The tensions created in the relationships between the two stakeholders, the artist and the teenagers testify to the complex politics of ‘public’ space. An attempt to temporarily reterritorialise the shopping centre to shift the power in favour of local teenagers made evident how little control we do have in these ‘shared’ spaces.

In 2015, during the very public debates about the NSW State Government selling off state-owned social housing properties in Millers Point and the equally contentious support for the development of Barangaroo, Sydney-based collective The Lot created a temporary public installation to invite public feedback to these actions and proposals for alternatives. Unauthorised Access was situated in the heart of the working-class Sydney suburb. Overlooking the iconic terrace houses and Barangaroo development, the installation was a viewing tower positioned in the only piece of ‘public’ land in the area not owned by the State Government.

This work was part of an exhibition Shelter Union, which I curated at UNSW Galleries that articulated the pressing need for alternative living solutions in the face of ever growing economic, environmental, social and political pressures, and an imbalance in global equity. Although the work had a presence in the gallery, the public intervention was an opportunity to temporarily interject into the very space that was being contested by residents and government officials. The small parkland that housed the installation is zoned as part of the City of Sydney which enabled the project to infiltrate a highly political atmosphere.

This work did not necessarily suggest a physical alternative for living spaces, rather questioned the morals and ethics around the development of cities and who decides where and how we should live. In this instance, Barangaroo was being developed without public consultation and the residents of Millers Point were being forced to leave their homes and communities for economic reasons – being that the State Government planned to sell off the houses commercially to the highest bidder. Placing Unauthorised Access within the vicinity of these contentious spaces enabled the artists and other contributors to temporarily occupy the space being taken away from the people of Millers Point, and also Sydney.    

The installation itself was made from common construction materials – scaffold, plastic scrim, plywood, and ‘caution’ signs, to blend in with the Barangaroo building site. Unlike regular construction sites, rather than keep people out, the viewing tower invited people in to inspect the surrounding area from a vantage point. The installation acted as a meeting point, where discussions with local residents and advocacy groups occurred. Informative flyers were dispersed detailing the social fallout of the financial decision to sell the land, in turn inviting the public to submit their own ideas for how the land could be used. Anonymous submissions were made with suggestions such as ‘stop the casino, give back Sirius, high street, windmill st [street] back to social and public housing’ and ‘how about a giant wrecking ball knocking tenants one way and Dalgety Terrace houses the other way, as they will surely pull them down once we are all cleared out.’ These proposals were displayed publically on a scrolling LED board for passers-by to see. Over six weeks, the installation stood amongst the Barangaroo construction site, resident’s protest signs and middle class couples inspecting properties to bid on. For a short time, this work created a junction for discussion and reflection on the politics of public space and regained ‘ownership’ of an area vastly out of the public’s control.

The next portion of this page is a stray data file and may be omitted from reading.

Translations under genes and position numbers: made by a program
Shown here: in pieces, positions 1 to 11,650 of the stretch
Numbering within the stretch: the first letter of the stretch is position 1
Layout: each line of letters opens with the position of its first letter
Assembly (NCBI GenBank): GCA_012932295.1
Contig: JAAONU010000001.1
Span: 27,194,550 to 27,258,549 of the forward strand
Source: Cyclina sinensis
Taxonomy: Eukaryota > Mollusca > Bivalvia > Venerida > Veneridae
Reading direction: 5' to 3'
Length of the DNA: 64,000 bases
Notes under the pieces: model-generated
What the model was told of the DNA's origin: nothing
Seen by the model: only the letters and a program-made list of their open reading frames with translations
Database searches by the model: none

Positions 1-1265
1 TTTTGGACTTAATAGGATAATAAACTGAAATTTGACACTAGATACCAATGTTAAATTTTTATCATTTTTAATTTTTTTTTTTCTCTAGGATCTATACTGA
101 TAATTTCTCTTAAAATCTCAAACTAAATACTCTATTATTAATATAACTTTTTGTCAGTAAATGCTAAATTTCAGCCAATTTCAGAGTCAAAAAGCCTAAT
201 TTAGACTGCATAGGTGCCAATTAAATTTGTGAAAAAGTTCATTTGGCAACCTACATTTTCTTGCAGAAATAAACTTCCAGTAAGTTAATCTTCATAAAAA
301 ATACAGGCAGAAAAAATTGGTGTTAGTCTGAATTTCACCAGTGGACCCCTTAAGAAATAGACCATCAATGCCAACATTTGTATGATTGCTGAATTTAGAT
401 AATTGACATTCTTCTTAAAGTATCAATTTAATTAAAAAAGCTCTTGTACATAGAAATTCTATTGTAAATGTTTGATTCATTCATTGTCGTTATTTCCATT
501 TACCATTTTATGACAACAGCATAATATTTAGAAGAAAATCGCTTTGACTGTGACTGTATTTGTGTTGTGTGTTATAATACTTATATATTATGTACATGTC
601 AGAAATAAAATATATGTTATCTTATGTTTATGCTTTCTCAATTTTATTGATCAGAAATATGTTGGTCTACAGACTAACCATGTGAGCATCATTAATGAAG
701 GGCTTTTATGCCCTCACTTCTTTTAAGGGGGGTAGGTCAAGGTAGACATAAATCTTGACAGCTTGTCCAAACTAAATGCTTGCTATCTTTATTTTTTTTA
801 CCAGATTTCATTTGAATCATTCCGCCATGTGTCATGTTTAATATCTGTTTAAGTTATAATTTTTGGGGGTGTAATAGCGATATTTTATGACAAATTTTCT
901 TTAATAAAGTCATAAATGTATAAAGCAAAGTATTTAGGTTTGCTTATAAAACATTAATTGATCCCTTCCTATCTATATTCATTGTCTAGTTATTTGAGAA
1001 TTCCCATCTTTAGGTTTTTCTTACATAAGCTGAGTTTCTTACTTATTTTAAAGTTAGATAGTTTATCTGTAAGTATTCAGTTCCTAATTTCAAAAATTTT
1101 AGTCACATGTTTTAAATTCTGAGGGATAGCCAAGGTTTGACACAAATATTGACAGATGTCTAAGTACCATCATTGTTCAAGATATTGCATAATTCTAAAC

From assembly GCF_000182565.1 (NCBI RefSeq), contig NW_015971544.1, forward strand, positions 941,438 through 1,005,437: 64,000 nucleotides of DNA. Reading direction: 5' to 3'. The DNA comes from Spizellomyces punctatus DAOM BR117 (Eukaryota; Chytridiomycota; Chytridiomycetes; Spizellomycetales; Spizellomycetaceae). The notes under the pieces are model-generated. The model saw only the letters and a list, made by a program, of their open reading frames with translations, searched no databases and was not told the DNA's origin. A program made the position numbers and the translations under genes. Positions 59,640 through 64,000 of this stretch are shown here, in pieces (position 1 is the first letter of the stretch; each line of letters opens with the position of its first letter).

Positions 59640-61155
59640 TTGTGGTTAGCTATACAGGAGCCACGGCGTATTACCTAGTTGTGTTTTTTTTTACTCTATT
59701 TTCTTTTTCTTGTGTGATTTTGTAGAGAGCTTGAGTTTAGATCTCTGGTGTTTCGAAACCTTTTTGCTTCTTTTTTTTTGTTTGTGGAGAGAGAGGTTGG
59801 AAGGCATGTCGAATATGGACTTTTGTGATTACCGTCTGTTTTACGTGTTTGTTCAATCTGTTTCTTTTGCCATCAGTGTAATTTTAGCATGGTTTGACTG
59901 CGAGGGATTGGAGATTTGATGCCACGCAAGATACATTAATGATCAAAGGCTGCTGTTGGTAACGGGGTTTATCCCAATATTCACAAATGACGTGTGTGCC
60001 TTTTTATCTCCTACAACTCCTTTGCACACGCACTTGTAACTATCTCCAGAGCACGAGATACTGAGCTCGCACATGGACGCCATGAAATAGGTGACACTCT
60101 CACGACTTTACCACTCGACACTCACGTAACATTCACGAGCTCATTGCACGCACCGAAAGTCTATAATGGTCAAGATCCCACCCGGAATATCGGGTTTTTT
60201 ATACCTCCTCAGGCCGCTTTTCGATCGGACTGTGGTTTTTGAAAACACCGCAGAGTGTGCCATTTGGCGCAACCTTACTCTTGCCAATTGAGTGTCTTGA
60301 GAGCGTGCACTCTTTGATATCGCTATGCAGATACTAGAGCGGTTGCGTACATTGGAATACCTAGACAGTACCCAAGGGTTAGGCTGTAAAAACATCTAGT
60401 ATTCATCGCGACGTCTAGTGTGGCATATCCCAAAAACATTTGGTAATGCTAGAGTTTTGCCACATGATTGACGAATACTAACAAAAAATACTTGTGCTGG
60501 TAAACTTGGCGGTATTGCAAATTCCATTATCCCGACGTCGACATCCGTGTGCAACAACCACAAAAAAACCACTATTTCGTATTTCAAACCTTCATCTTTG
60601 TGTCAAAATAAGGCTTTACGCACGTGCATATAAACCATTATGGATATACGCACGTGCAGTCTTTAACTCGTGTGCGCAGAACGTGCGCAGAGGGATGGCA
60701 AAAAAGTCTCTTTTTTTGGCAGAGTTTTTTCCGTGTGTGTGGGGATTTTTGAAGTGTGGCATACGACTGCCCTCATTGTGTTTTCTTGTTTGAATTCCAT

Although these projects are largely symbolic in their attempt to redefine public space, they do in a small but significant way draw our attention to a globalised issue we currently face. These gestures made by artists ask us to consider the power dynamics of public spaces and our right to our city. In Australia, we are lucky to be able to move freely within our country, but little attention is given to the limited capacity we have to decide how our cities and public spaces are used. Art projects such Ultimate Vision – Monuments to Us and Unauthorised Access enables us for even a short moment to make a mark in public space that alters the power relationship.

 


 

Setha Low and Neil Smith, preface to Politics of Public Space (New York: Routledge, 2005), vii

Nikos Papastergiadis, Spatial Aesthetics: Art, Place, and the Everyday (Amsterdam: Institute of Network Cultures, 2010), 19

Toby Chapman and Anne Loxley, Aesthetics of Stealth (Sydney: Museum of Contemporary Art Australia, 2014), accessed March 11 2017, https://www.mca.com.au/artists-and-works/c3west/ultimate-vision-monuments-us/aesthetics-stealth/Chapman and Loxley, Aesthetics of Stealth.

Lucy Ainsworth is a curator and writer based in Sydney. She is currently Curator & Exhibition Coordinator at UNSW Galleries, UNSW Art & Design. Her...